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2001 - 2006 Honda CR-Vs

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Comments

  • Regarding your Lexus example. One is a pick up the other is an SUV (I think, Lexus isn't even on my radar). While the Element is not a traditional SUV like the CR-V it is similar enough as opposed to a pick up vs. an SUV, IMO. So I can't really answer but I will say if I bought the LX470 and two months later they came out with a lower priced SUV type vehicle with the same engine, transmission and AWD system you bet I'd be unhappy.

    Regarding your Subaru example. Was the Legacy out and then they put the same engine in the new Impreza? If so, again I would have a problem with that. Another factor, is the size difference between a Legacy and Impreza the same as the difference between a CR-V and Element? I know the Impreza is quite a bit smaller than the Legacy. If something is out already, hopefully my research will point those things out. But if they launch it after, like the Element, it is a different situation.

    The Element is a lower priced, smaller vehicle. Why doesn't it get a smaller engine? Again I say if next week Honda decided to put the Accord engine in the Civic, you don't think Accord owners would have a problem?

    And no I don't expect an automaker to tell me what future products it has coming (although with the Internet it's getting easier to know). What I expect is when they intoduce a smaller, less expensive vehicle it should have something besides lack of amenities to differentiate it. Something like a different powerplant, something like no AWD or a less sophisticated system, just like the CR-Vs AWD system is different from the Pilot. If the Pilot was out first and then they put its engine and AWD system in the CR-V and charged $7000 less, no one would have a problem? Not the CR-V buyer for sure, but I think the Pilot owner wouldn't like it.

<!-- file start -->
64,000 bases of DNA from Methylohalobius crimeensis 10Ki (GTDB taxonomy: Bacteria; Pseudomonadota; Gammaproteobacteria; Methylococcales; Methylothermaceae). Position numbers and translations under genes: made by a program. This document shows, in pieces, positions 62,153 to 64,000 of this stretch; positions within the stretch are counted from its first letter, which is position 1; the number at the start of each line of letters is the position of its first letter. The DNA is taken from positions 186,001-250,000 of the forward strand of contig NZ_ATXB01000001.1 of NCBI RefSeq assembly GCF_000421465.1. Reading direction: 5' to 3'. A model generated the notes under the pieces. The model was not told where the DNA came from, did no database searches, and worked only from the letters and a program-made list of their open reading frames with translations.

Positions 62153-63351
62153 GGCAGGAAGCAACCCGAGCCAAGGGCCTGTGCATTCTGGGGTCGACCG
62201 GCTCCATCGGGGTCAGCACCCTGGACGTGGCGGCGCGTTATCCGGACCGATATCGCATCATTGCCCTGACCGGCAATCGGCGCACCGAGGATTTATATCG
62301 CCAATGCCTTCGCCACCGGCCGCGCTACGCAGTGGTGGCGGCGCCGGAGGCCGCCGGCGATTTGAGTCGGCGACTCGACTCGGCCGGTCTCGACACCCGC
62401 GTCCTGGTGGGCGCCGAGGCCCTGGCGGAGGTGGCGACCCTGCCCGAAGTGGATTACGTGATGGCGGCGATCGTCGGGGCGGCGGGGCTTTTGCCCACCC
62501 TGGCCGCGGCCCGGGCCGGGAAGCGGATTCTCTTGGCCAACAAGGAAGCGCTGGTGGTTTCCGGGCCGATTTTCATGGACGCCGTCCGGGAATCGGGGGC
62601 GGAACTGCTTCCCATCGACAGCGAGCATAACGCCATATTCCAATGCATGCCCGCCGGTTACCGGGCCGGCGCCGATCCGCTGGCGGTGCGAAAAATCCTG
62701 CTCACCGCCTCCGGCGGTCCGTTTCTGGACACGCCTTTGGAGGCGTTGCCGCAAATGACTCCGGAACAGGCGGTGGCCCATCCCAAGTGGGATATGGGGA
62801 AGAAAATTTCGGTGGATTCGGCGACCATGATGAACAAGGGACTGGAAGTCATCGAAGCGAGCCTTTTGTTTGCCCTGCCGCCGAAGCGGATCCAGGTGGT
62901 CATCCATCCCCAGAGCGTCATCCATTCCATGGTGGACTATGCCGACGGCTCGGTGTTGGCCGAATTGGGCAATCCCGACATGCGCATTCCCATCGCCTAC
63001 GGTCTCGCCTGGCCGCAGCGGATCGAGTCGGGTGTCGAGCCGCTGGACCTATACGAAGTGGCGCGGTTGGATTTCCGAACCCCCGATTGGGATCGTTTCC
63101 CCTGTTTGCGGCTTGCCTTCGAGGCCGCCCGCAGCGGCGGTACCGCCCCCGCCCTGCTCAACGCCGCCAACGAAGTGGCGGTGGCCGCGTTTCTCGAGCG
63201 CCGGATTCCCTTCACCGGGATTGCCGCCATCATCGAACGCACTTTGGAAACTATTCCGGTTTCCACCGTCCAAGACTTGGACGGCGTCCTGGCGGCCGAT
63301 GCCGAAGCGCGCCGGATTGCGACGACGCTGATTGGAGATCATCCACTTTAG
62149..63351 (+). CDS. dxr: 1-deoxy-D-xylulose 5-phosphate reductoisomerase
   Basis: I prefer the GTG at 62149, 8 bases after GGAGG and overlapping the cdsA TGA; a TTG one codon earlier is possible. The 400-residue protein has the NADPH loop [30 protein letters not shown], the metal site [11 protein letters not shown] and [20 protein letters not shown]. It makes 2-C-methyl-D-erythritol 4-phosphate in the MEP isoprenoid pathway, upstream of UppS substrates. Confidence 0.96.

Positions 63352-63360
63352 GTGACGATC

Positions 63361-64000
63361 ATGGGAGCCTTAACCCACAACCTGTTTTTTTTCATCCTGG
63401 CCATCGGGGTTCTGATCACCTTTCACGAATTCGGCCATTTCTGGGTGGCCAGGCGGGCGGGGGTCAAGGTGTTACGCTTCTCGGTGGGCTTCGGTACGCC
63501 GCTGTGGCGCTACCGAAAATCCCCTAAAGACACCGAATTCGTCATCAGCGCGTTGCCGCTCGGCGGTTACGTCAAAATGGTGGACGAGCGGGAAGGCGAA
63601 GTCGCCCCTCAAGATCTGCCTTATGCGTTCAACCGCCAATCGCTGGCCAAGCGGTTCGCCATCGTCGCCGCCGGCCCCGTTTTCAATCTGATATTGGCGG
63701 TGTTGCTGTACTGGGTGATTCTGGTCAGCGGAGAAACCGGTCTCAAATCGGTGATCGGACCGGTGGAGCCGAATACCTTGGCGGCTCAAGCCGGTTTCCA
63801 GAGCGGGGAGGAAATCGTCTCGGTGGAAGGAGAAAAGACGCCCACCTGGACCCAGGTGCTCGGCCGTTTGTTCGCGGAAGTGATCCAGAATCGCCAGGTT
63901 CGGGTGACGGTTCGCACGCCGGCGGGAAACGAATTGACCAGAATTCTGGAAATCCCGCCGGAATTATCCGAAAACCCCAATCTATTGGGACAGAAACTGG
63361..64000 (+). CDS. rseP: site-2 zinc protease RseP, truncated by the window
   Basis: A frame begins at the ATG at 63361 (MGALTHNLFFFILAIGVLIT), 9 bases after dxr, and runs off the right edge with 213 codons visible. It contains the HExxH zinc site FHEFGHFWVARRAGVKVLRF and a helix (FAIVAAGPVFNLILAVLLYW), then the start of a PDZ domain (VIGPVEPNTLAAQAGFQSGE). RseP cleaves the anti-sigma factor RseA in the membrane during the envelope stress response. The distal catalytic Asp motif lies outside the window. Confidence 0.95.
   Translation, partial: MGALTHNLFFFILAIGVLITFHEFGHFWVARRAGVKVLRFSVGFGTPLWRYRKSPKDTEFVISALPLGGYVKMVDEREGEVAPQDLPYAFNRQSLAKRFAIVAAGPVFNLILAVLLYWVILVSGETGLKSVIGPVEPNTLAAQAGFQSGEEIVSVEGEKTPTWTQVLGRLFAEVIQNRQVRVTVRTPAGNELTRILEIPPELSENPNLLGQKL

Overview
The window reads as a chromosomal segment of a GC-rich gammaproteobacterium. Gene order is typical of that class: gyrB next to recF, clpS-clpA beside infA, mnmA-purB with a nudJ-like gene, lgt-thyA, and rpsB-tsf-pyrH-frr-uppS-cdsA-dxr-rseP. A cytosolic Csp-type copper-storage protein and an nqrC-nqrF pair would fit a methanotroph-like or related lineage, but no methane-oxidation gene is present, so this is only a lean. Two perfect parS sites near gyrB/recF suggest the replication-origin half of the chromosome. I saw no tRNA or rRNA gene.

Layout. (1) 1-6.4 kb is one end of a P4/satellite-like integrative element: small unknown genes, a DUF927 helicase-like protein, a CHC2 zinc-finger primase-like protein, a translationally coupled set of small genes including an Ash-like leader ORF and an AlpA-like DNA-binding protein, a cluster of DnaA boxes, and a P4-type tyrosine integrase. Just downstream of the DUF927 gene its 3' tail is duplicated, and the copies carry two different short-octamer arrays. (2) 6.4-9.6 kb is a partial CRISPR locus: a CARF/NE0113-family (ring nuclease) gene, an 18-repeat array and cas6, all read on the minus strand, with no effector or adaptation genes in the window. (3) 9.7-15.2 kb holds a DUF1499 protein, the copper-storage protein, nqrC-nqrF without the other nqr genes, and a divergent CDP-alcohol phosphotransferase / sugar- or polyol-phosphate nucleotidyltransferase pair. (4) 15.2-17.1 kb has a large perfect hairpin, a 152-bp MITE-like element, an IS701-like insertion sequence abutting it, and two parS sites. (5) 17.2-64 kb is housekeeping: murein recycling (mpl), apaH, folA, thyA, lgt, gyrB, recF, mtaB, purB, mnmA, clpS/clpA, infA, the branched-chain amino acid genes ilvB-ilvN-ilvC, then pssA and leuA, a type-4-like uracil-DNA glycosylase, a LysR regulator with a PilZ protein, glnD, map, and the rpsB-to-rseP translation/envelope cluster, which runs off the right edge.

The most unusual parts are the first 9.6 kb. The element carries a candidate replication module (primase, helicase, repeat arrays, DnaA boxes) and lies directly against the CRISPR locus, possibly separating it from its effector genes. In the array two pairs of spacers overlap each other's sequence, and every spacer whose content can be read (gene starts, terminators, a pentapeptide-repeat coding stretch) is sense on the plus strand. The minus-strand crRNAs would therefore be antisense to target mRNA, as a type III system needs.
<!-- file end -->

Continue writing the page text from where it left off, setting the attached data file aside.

• rshollandrsholland Posts: 19,710
    "Betrayed" is just a poor choice of words?

    What I think I'm hearing, is that you don't feel that Honda should spread this drivetrain around to other models, and that it should be reserved solely for the CRV. That's what mystifies me...

    Bob
  • ateixeiraateixeira Posts: 72,587
    I don't think the $16k Elements will have AWD, or even ABS for that matter. So they are not getting the same powertrain you paid $23k for. Just the engine.

    I'm sure there will be more differentiation, too. It'll have a rubber floor with no carpeting, which will turn some people off. It seats 4 instead of 5.

    Bob made a good point, and guess what? I bought a Forester precisely because it got a the bigger engine from the Legacy in a lighter and less expensive package. Did the Forester hurt Outback sales? Surprise, Outback sales went up! Resale values are actually stronger.

    The same could happen with the CR-V. Wild concepts like that bring in showroom traffic. Buyers arrive and see 4 seats and no carpets, and drive off in a CR-V. I'm sure that'll happen a lot.

    Please understand something: I fully respect your opinion, and understand your frustration. If the Element is the bargain you seem to think, then you'll appreciate Honda's strong resale value, and have a perfect excuse to trade-in for a new Element. Or get both! :-)

    Toyota is probably nervous. They already are worried about having older buyers than Honda (8 years older Corolla vs. Civic, for instance). Now they're being surrounded by Honda's SUVs. The RAV4 was a hit until the CR-V arrived. Now the Element just might be the check mate, forcing a mid-cycle update.

    Top it off, the Odyssey has been eating the Sienna's lunch. At least they have a new one on the way.

    And Highlander is really popular, but who thinks the Pilot won't put a huge dent in Highlander sales?

    Honda ought to offer a wagon to hit the Matrix where it hurts.

    -juice
  • rshollandrsholland Posts: 19,710
    you seem to be the only one here with that problem. The Highlander and RX300 share the same running gear, as does the Pilot and MDX. I don't hear anyone around here complaining about that.